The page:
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New England Speed Factory, LLC v. Snap-On Equipment, LLC

United States District Court, N.D. Illinois, Eastern Division

December 20, 2019



          Jeffrey Cole Magistrate Judge.

         The plaintiff is a car repair business in New Hampshire, and the defendants are in equipment supply in Illinois. The plaintiff leased some automobile alignment equipment from defendants and claims the equipment proved to be defective. The plaintiff has brought a seven-count Complaint against the defendants, alleging breach of contract, breach of warranty, and fraud. The defendants have moved to dismiss the fraud and breach of warranty claims. As always, when considering a motion to dismiss, the court accepts the allegations in the Complaint as true. Manhattan Cmty. Access Corp. v. Halleck, __U.S.__, 139 S.Ct. 1921, 1927 (2019).

         According to the Complaint, the parties entered into an equipment lease agreement on April 25, 2018. Under the contract, plaintiff leased a vehicle lift and alignment rack for a term of 60 months at $1046.30 a month. In short, plaintiff complains that the equipment doesn't work: the safety locks on the lift do not function properly and the alignment rack does not work as it should, in that it takes several attempts before the equipment aligns vehicles properly, and sometimes that does not even get the job done. Plaintiff claims it has contacted defendant several times to replace or repair the allegedly defective equipment, to no avail. And so, plaintiff has filed s seven count Complaint against defendant, charging: Breach of Contract; Breach of Representations, Warranties, and Covenants; Breach of Implied Warranty of Fitness for a Particular Purpose; Violation of the Illinois Consumer Fraud and Deceptive Trade Practices Act (“ICFA”); Common Law Fraud; promissory estoppel; and common law fraudulent misrepresentation. The defendant has moved to dismiss all but the breach of contract and promissory estoppel claims.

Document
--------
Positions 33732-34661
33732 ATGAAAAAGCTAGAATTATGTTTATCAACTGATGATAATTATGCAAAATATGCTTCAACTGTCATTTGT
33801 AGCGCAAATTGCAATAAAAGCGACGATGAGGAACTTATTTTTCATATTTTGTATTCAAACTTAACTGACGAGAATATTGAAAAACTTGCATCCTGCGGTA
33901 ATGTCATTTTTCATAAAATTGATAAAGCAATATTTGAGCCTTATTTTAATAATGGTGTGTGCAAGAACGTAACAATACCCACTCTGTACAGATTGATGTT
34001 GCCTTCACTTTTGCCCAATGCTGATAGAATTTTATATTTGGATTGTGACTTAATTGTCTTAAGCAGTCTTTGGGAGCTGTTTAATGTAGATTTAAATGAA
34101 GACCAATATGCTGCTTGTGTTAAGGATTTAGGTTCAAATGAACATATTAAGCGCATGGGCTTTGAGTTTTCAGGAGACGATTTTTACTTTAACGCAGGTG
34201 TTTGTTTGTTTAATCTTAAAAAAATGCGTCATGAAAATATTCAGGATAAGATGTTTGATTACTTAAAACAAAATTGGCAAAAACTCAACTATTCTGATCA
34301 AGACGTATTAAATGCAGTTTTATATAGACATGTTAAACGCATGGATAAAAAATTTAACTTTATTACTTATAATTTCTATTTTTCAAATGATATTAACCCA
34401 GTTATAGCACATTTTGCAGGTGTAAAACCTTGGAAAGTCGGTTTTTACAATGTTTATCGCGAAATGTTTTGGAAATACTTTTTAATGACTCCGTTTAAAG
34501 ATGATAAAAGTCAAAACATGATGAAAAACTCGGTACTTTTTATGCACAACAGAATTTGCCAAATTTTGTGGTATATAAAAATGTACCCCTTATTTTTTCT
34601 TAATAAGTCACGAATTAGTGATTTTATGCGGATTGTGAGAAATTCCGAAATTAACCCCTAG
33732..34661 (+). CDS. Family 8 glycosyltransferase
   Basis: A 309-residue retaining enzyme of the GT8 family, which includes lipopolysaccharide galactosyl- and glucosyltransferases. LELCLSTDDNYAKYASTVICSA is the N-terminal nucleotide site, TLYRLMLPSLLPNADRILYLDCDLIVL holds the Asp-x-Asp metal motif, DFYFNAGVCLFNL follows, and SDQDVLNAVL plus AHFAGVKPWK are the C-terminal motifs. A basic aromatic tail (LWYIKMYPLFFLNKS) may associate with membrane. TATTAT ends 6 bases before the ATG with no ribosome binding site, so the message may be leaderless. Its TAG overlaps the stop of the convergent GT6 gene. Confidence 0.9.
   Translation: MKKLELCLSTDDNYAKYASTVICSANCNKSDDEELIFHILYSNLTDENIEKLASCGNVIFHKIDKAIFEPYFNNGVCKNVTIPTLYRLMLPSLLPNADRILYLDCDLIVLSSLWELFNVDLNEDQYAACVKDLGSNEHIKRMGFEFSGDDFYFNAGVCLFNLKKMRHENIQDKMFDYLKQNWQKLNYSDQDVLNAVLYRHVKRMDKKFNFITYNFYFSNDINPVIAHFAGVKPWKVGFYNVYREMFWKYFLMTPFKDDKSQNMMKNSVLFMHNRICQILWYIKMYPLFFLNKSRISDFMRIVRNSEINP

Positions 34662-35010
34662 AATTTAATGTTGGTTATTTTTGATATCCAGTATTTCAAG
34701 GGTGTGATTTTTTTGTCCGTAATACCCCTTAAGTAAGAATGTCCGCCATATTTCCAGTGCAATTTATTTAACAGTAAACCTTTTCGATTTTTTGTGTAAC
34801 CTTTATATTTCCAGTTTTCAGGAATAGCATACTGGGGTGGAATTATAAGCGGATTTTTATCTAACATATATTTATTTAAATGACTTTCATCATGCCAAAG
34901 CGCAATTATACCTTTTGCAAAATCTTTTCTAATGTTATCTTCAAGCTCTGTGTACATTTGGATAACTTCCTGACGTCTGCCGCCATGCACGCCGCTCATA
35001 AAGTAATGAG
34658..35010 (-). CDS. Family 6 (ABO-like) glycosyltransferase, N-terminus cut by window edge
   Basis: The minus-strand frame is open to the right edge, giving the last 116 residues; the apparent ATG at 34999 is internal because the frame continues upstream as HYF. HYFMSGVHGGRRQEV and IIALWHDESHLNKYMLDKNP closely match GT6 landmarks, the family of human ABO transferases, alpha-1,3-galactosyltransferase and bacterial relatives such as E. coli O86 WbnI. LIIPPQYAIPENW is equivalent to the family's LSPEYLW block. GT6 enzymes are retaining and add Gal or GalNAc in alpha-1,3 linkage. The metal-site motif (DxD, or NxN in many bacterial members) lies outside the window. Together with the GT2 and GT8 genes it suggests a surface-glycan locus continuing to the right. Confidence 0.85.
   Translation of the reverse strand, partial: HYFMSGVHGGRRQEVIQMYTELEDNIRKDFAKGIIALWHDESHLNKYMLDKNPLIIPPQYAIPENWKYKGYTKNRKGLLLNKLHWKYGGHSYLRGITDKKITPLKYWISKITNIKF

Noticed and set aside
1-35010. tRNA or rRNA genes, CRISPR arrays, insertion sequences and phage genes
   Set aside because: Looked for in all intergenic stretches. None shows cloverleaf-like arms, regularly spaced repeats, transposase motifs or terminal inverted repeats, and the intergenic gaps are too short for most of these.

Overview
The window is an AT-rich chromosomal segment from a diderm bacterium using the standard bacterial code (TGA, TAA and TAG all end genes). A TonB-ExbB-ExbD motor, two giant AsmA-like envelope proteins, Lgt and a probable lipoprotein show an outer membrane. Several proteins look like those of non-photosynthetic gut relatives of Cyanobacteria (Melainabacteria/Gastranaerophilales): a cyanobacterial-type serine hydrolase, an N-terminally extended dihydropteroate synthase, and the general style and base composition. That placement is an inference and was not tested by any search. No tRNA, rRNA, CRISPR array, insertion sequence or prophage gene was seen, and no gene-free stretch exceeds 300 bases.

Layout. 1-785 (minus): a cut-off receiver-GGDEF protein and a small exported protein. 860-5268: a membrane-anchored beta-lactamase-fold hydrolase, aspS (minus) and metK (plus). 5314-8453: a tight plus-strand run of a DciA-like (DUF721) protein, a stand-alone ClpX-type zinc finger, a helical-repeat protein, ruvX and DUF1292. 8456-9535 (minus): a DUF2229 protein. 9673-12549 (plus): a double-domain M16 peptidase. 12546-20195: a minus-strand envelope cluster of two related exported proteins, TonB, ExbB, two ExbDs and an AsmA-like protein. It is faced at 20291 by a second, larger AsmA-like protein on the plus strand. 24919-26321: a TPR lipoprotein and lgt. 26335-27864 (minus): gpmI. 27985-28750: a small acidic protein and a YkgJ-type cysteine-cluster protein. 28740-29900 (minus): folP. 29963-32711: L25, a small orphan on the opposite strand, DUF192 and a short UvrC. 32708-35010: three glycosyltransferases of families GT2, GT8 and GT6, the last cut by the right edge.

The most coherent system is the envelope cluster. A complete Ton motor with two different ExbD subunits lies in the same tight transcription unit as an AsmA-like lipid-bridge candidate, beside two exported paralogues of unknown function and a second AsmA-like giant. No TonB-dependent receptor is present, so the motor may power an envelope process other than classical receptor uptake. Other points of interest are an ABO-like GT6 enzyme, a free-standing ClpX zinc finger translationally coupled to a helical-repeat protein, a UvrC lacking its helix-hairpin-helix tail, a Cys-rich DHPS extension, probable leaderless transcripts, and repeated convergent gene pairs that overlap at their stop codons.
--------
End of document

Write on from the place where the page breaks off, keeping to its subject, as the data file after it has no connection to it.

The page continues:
To survive a motion to dismiss the Complaint must “state a claim for relief that is plausible on its face.” Bell Atlantic Corp. v. Twombly, 550 U.S. 544, 570 (2007). A plaintiff must plead particularized factual content, not conclusory allegations that allow the court to plausibly infer the defendant is liable for the alleged misconduct. Ashcroft v. Iqbal, 556 U.S. 662, 678 (2009). The court may consider documents attached to the pleadings so long as the documents are referred to in the Complaint and are central to the plaintiff's claims. Doe v. Columbia Coll. Chicago, 933 F.3d 849, 853 (7th Cir. 2019). Here, plaintiff attached a copy of the lease to its Complaint, and the defendants attached a copy of the executed lease to their motion to dismiss. See Tierney v. Vahle, 304 F.3d 734, 738 (7th Cir. 2002)(court may consider document “even if the document had merely been referred to in the complaint, provided it was a concededly authentic document central to the plaintiff's complaint (the usual example is a contract, in a suit for breach of contract).”).

         A. The Fraud Claims

         In the main, defendants contend that the fraud claims - Counts IV, V, and VII - are not plead with particularity as required by Fed.R.Civ.P. 9(b). Under Rule 9(b), a plaintiff “alleging fraud or mistake ... must state with particularity the circumstances constituting fraud or mistake.” As the Seventh Circuit has put it, “[t]he plaintiff must describe the ‘who, what, when, where, and how' of the fraud-‘the first paragraph of any newspaper story.'” United States ex rel. Lusby v. Rolls-Royce Corp., 570 F.3d 849, 853 (7th Cir. 2009). See also United States ex rel. Berkowitz v. Automation Aids, Inc., 896 F.3d 834, 839-40 (7th Cir. 2018).